Trump says cyberattack 'under control,' plays down Russian role
President Donald Trump Saturday downplayed a massive cyberattack on US government agencies, declaring it "under control" and undercutting the assessment by his own administration that Russia was to blame.
"I have been fully briefed and everything is well under control," Trump tweeted in his first public comments on the hack, adding that "Russia Russia Russia is the priority chant when anything happens" and suggesting without offering evidence that China "may" also be involved.
"There could also have been a hit on our ridiculous voting machines during the election, which is now obvious that I won big, making it an even more corrupted embarrassment for the USA," he added, in his latest baseless allegation of mass fraud in the November 3 vote, which was won by Democrat Joe Biden.
Trump's response came a day after Secretary of State Mike Pompeo said in an interview that the attack -- which cyber experts say could have far-reaching impact and take months to unravel -- was "pretty clearly" Russia's work.
"There was a significant effort to use a piece of third-party software to essentially embed code inside of US government systems," Pompeo told the Mark Levin Show on Friday.
He was referring to widely used security software from Texan firm SolarWinds.
"This was a very significant effort," Pompeo added, "and I think it's the case that now we can say pretty clearly that it was the Russians that engaged in this activity."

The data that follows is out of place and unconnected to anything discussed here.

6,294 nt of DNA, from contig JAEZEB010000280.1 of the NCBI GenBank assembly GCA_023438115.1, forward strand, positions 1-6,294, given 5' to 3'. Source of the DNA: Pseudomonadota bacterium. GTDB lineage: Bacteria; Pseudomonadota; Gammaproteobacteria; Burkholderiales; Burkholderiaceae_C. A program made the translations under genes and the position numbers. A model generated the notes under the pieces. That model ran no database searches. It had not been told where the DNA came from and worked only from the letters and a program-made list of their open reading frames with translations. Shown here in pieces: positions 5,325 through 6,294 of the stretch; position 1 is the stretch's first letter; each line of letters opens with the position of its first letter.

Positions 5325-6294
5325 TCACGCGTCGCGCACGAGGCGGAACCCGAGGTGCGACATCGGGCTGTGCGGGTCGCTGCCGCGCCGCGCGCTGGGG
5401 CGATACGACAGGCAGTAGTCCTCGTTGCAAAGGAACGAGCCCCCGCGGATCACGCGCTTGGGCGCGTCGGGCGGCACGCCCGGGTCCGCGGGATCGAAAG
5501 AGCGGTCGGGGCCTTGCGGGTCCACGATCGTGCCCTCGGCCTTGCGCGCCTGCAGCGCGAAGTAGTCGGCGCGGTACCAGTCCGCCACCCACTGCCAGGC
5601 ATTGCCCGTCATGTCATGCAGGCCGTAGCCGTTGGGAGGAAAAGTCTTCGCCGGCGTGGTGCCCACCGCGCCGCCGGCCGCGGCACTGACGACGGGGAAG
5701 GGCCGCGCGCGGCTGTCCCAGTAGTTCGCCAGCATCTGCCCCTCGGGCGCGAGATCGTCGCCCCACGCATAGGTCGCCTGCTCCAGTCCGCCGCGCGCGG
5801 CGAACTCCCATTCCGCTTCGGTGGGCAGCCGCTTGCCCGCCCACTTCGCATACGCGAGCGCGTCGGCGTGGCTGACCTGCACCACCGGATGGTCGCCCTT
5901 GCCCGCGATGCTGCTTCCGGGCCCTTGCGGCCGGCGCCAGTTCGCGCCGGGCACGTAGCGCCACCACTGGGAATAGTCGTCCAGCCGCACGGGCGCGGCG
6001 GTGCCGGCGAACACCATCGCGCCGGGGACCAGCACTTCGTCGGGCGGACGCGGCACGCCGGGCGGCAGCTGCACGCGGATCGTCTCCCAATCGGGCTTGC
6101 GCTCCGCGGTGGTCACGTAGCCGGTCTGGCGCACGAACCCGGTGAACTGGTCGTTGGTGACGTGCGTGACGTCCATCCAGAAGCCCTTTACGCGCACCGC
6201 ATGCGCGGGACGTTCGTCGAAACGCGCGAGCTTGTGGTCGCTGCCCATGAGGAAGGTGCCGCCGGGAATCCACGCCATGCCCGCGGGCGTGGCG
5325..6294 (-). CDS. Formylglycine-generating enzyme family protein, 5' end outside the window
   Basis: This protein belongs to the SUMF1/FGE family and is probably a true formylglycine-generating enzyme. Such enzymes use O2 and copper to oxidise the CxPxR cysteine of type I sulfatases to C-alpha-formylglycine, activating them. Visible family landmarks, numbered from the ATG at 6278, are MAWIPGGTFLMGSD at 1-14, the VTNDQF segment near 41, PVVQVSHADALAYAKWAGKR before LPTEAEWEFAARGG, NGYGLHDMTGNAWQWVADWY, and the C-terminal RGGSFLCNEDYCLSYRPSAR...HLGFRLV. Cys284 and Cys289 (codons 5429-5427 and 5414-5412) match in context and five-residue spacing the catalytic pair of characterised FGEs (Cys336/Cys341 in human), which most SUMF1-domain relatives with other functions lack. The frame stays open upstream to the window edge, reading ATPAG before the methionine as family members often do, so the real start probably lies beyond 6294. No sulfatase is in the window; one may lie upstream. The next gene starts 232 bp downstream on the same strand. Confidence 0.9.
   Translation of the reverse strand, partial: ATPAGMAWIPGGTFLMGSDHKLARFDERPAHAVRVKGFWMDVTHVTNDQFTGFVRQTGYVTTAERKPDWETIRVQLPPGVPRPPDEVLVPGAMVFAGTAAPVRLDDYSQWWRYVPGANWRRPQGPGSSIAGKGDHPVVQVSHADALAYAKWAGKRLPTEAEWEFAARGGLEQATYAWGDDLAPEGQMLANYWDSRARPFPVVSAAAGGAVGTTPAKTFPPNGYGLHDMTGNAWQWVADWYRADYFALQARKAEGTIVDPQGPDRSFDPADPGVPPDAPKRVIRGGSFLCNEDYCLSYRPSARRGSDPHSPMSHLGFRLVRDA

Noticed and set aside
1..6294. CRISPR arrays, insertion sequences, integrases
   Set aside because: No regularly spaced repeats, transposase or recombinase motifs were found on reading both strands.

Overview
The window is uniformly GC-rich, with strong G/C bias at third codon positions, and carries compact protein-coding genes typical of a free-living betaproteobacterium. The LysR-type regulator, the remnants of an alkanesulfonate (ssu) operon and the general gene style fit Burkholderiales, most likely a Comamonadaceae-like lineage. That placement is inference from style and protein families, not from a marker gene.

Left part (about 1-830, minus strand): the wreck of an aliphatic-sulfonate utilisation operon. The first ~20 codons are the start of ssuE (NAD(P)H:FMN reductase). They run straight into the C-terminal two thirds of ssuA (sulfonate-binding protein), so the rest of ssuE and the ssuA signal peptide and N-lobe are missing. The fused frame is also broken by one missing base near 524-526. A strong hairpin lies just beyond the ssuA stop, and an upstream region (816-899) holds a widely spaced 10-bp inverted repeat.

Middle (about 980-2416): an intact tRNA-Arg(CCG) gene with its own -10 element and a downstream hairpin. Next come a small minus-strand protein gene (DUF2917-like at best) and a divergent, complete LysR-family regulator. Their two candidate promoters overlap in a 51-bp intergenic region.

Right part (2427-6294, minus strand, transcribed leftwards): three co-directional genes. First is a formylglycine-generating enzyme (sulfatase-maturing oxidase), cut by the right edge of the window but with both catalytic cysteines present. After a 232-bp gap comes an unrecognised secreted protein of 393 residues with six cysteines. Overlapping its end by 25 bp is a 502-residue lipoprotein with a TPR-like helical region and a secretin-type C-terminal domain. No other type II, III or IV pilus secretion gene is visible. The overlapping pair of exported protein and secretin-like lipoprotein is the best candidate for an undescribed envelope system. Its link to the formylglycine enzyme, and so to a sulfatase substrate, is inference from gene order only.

Russia has denied involvement in the attack.
The US Cybersecurity and Infrastructure Security Agency, without identifying the source of the hack, said Thursday that the attack poses a "grave risk" and that thwarting it would be "highly complex."
President-elect Joe Biden has expressed "great concern" over the breach while Senator Mitt Romney, a Republican, blamed Russia and slammed what he called the "inexcusable silence" from the White House.
Among the government agencies affected, according to media reports, are the State Department, the Treasury, the Commerce Department, the Homeland Security Department and the National Institutes of Health -- as well as the Energy Department, and the National Nuclear Security Administration, which manages the nuclear weapons stockpile.
Microsoft said Thursday that it had notified more than 40 customers hit by the malware, which security experts say could allow attackers unfettered network access to key government systems and electric power grids and other utilities.
Roughly 80 percent of the affected customers are located in the United States, Microsoft president Brad Smith said in a blog post, with victims also found in Belgium, Britain, Canada, Israel, Mexico, Spain and the United Arab Emirates.
"It's certain that the number and location of victims will keep growing," Smith said.
NATO said Saturday it was checking its computer systems but had found "no evidence of compromise."
The European Commission said Saturday it had not found any computer system intrusion but was "analyzing the situation."